People from poorer areas of the UK who are diagnosed with bowel cancer are less likely to survive five years after surgery than their more affluent counterparts.
This is the main conclusion from new research from the West of Scotland Cancer Surveillance Unit working in collaboration with the West of Scotland Colorectal Cancer Managed Clinical Network, which analysed more than 4,000 medical records.
The five-year survival rate for those in the poorest socioeconomic groups was found to be 59.5 per cent which compares less favourably with the 69.7 per cent survival rate observed in richer patients.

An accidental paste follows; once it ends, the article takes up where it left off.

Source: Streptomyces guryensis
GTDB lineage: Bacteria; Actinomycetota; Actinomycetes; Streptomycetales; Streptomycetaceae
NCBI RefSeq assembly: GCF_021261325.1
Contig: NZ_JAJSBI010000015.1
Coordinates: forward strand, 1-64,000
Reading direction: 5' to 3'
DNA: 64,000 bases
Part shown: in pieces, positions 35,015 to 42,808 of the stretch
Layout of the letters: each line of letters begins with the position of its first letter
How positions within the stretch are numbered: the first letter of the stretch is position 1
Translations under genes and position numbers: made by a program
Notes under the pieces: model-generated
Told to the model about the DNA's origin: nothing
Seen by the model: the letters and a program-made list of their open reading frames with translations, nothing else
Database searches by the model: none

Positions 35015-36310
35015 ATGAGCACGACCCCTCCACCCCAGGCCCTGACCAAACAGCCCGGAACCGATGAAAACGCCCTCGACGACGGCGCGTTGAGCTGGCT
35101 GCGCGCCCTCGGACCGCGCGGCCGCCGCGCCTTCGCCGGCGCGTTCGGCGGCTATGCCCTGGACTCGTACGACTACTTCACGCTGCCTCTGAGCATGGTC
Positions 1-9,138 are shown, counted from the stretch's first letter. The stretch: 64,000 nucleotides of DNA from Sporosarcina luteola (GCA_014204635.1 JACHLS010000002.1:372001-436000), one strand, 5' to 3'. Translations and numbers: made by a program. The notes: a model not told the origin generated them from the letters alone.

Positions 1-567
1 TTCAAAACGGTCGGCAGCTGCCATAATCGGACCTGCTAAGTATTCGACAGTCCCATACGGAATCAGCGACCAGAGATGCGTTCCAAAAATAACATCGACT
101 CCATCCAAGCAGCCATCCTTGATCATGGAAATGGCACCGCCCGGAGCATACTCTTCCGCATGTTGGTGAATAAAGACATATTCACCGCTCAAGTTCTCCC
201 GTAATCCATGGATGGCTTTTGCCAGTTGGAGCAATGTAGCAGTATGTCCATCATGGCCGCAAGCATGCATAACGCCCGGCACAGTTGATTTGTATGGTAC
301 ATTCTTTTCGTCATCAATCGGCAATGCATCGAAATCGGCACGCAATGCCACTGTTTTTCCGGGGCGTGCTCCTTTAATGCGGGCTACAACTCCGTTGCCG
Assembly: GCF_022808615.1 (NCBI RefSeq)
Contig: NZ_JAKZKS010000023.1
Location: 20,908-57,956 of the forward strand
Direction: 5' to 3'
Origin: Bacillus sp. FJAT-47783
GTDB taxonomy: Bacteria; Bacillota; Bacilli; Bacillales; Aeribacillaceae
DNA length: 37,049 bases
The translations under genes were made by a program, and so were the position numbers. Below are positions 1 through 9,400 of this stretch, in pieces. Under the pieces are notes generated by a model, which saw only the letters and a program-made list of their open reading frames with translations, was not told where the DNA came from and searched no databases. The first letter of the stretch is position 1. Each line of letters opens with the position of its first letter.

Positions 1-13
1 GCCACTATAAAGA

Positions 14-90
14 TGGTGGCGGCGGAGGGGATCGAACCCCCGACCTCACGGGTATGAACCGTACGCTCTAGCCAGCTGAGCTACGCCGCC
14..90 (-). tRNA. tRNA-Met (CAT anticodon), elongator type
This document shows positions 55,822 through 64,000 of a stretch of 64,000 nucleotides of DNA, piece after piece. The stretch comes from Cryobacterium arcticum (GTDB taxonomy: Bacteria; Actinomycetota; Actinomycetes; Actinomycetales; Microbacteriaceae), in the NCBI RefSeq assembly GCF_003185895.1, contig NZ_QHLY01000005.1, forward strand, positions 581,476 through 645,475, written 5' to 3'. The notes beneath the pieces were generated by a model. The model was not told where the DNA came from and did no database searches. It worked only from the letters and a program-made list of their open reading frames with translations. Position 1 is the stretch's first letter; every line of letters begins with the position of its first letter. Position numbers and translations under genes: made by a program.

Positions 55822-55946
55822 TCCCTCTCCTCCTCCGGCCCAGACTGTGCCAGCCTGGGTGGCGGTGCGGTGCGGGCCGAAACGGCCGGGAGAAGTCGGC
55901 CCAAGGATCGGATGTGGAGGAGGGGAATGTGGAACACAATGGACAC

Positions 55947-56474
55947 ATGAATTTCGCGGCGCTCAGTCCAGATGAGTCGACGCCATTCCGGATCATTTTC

Head of the National Cancer intelligence Network said that it was vitally important that everyone in the UK has an equal cancer of surviving cancer.
"We need to take a close look at factors like late diagnosis, uptake of screening and variations in treatment for people from different social and economic backgrounds if we are to reduce," he added.
According to Cancer Research UK, 110 people are diagnosed with bowel cancer every day in the UK.